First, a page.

Pointing to the group, Romney said the congressman should "accept their counsel."
A Romney aide said the candidate had been inclined to let Akin make the decision on his own. But after the Missouri lawmakers called for Akin to go, Romney wanted to make his position clear, said the aide, who requested anonymity because the aide was not authorized to publicly discuss Romney's thinking.
Akin provoked the political uproar when he was asked in the KTVI interview whether his general opposition to abortion extends to women who have been raped.
"It seems to me, first of all, from what I understand from doctors, that's really rare. If it's a legitimate rape, the female body has ways to try to shut that whole thing down," Akin said.
It's not clear if Akin's campaign will have the financial support to wage a prolonged advertising battle against McCaskill in the expensive St. Louis and Kansas City markets and the Republican-rich area of southwest Missouri.
The campaign arm of the Senate Republicans has already withdrawn $5 million in advertising planned for the Missouri race. The Karl Rove-backed Crossroads organization pulled its ads too. A fundraiser planned in Washington for next month was called off after all of the dozen GOP senators who had agreed to participate pulled out.
Crossroads President and CEO Steven Law suggested Tuesday that Akin was potentially helping Democrats retain their Senate majority by remaining in the race.
"The stakes in this election are far bigger than any one individual," said Brian Walsh, a spokesman for the National Republican Senatorial Campaign Committee. By staying in the race, Akin "is putting at great risk many of the issues that he and others in the Republican Party are fighting for."
Without that financial backing, Akin will need the support of social conservatives, who have formed his political base through a 12-year congressional career.
Noreen McCann, who lives in the same suburban St. Louis area as Akin, said Tuesday that his rape comment hasn't weakened her support for him. McCann expressed frustration that Akin was being publicly flayed for his ill-chosen words while other Democrats — specifically President Bill Clinton — have survived scandals that included accusations of sexual impropriety and lies.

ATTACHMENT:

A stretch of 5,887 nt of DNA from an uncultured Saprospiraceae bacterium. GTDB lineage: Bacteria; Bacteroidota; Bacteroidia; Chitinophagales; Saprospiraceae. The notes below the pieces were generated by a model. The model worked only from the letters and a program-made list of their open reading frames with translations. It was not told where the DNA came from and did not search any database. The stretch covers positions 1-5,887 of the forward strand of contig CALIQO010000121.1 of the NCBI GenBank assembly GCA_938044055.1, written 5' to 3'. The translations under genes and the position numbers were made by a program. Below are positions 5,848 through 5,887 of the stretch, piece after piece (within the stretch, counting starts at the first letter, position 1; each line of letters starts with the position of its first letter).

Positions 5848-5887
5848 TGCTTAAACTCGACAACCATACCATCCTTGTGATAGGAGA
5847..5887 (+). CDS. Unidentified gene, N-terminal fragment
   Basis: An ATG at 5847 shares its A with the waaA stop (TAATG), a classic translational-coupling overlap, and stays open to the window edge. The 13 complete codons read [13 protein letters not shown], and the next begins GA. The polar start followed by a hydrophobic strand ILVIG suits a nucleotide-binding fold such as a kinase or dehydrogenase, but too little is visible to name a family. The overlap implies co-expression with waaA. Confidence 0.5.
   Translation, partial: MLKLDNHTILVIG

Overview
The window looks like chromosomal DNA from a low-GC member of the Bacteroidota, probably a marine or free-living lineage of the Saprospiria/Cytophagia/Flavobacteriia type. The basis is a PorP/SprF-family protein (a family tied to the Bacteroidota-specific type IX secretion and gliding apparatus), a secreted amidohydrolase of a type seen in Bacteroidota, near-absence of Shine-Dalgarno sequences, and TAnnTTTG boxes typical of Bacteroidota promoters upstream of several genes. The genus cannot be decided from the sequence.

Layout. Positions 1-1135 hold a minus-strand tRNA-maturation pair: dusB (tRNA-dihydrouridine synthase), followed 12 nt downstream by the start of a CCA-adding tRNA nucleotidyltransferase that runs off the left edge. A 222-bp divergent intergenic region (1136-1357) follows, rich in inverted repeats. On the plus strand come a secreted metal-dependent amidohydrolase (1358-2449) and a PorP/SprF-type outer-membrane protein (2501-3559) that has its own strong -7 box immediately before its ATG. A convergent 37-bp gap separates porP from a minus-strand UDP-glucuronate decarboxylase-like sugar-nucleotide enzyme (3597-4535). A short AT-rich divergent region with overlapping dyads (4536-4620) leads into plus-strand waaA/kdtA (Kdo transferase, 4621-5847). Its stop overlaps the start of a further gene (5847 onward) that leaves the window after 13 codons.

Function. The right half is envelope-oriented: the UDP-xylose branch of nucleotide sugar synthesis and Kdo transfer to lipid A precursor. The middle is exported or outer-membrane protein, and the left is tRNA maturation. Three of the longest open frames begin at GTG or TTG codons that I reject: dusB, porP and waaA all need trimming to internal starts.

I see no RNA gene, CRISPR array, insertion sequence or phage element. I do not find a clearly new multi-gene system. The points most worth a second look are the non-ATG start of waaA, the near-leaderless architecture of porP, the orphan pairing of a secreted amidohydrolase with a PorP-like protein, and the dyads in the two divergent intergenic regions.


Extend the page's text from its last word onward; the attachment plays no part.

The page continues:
Akin "is a man of principle. I trust and respect his integrity and his commitment to defending American values," said McCann, who had passed out Akin fliers on primary election day. "I think he wants to defend all innocent human life. If he misspoke, or it was in the wrong context, that is not a major problem for me."
But other Missouri Republicans are second-guessing their support for Akin.
Steven and Carolyn Sipes, a pair of retired public school teachers who are GOP committee members in southwest Missouri's Christian County, both voted for Akin in the primary. Carolyn is now doing some soul-searching prayer about whether Akin remains the best choice. Her husband believes Republicans would have a better shot of unseating McCaskill without Akin.
"If he decides to stay in, I'll back him to the hilt," Steven Sipes said. But "I think it would be better probably if he did drop out at this point. He's getting a lot of negative publicity."
Akin's campaign released an open letter Tuesday from Jack Willke, former president of the U.S. National Right to Life Committee, stating he was "outraged at how quickly Republican leaders have deserted" Akin.
Akin "remains a strong and courageous pro-life leader — and awkward wording in one sound bite doesn't negate that," Willke's statement said.
Associated Press writers Jim Salter in St. Louis and Henry C. Jackson in Washington contributed to this report.
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